Twenty-Third Chapter: Dhammapada | Madhu Bazaz Wangu
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Twenty-Third Chapter: Dhammapada

Twenty-Third Chapter: Dhammapada

Twenty-Third Chapter: Dhammapada

320. I will endure harsh words as the elephant endures arrows on the battlefield. People often lack self-control.

321. Only trained elephants go to the battlefield, only a trained elephant carries the king. The best among men are those who have trained their mind to endure harsh words patiently.

322-23. Mules are good animals when trained; even better are well-trained Sind horses and great elephants. Best among men is the one with well-trained mind. No animal can take you to Nirvana; only a well-trained mind can lead you to this untrodden path.

324. The elephant Dhanapalaka will not eat when he is captive, for he remembers the elephant grove.

325. Eating too much, sleeping too much, like an overfed hog those who are too lazy to exert, are born again and again.

326. Long ago my mind used to stray as it liked and do what it wanted. Now I am in control of my mind as the mahout controls the wild elephant with his hooked staff.

327. Be vigilant. Guard your mind against negative thoughts. Uplift yourself from your lower self as an elephant raises itself out of the muddy swamp.

328. If you find a friend who is good, wise and loving, walk with him all the way and overcome all dangers.

329. If you cannot find a friend who is good, wise and loving, walk alone, like a king who has renounced his kingdom or an elephant roaming alone at will in the forest.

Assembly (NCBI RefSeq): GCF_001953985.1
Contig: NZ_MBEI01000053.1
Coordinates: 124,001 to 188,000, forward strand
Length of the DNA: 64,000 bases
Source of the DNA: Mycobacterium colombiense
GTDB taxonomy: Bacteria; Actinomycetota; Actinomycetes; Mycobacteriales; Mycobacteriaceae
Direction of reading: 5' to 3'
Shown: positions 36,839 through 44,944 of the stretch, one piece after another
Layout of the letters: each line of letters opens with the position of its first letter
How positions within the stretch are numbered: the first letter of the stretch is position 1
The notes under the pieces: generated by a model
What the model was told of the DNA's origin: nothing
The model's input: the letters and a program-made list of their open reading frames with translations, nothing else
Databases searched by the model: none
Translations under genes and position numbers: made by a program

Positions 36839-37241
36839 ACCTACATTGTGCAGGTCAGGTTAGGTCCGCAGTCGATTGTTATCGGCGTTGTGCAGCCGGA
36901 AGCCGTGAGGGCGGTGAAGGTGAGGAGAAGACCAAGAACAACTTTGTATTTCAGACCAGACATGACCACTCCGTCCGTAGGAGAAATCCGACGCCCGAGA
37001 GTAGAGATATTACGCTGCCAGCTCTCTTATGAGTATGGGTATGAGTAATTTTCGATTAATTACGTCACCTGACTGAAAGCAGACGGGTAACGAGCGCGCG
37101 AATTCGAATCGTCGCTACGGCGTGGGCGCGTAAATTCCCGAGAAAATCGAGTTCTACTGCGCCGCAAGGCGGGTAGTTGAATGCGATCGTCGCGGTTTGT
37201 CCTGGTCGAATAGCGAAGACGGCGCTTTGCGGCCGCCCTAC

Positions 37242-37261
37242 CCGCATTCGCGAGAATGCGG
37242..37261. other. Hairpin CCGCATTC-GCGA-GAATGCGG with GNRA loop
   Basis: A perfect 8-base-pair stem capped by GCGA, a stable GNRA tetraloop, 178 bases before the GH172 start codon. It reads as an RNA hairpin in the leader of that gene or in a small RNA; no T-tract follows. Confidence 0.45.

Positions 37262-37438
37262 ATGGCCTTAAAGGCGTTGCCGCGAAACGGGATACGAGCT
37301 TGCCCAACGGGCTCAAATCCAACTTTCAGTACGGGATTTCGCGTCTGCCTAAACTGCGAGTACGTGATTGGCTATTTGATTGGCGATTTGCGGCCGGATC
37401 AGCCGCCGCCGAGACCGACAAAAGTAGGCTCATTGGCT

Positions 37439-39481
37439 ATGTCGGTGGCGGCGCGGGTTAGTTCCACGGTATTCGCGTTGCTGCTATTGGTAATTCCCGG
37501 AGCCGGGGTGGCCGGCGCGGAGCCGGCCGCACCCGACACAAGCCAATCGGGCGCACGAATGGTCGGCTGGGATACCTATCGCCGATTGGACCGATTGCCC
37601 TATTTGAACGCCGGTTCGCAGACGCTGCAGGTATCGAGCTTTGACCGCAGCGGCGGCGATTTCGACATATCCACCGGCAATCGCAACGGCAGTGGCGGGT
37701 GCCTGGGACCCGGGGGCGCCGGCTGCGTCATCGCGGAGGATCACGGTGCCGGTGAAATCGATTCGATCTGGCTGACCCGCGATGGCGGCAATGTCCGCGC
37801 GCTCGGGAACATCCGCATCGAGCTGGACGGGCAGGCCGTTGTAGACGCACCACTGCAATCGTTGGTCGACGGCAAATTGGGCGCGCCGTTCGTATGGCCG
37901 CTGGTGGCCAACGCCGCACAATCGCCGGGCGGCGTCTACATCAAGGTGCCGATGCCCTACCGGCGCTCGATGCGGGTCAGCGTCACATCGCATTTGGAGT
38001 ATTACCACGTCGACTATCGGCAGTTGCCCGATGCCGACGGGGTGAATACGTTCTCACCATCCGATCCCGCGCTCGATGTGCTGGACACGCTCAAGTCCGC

330. It is better to be alone than to live with an immature. Be contented and walk alone like an elephant roaming in the forest. Turn away from evil.

331. It is good to have friends when friendship is mutual. Good deeds are friends at the time of death. But best of all is going beyond goodness and sorrow.

332 It is good to be a mother, good to be a father, good to be one who follows the dharma. But best of all is to be an illumined sage.

333. It is good to live in virtue, good to have faith, good to attain the highest wisdom and good to be pure in heart and mind. This will bring you lasting joy.

As I Understand It:
One of the many names of the Buddha is “the Great Elephant.”

A trained elephant is highly intelligent. It has strength, endurance, and gentleness, and is remarkably restraint by nature. In mythology the animal is a symbol of human potential locked up within each individual. It is possible for each one of us to access this immense potential that is the source of health, energy and power. The access to this potential is through the Buddha’s Eightfold Path.

Training an elephant is difficult yet the benefits of having a trained elephant are great. Similarly training our mind, through the Eightfold Path, is difficult but the rewards of a disciplined mind are immense.

Suggested Reading:
The Dhammapada: The Path of Perfection, Translation and Introduction by Juan Mascaro, Penguin Books. 1973. Penguin Group, England.
The Dhammapada, Translated for the Modern Reader by Eknath Easwaran, Nilgiri Press. 1985. Blue Mountain Center of Meditation, California.

1 Comment
  • I like the worlds of encouragement

    January 14, 2010 at 12:40 pm

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